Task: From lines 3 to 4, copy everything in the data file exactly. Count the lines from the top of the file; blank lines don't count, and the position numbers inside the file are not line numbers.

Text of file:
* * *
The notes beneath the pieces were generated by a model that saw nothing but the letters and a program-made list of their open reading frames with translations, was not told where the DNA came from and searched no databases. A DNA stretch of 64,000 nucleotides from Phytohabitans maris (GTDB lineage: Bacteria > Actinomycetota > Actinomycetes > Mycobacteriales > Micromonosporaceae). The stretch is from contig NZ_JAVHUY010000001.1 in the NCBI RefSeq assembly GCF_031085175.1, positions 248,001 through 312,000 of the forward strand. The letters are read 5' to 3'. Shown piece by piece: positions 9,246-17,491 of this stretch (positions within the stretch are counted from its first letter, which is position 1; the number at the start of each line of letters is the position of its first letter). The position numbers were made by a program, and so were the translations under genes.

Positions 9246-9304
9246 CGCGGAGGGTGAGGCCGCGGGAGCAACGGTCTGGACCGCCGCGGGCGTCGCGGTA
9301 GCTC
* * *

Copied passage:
9246 CGCGGAGGGTGAGGCCGCGGGAGCAACGGTCTGGACCGCCGCGGGCGTCGCGGTA
9301 GCTC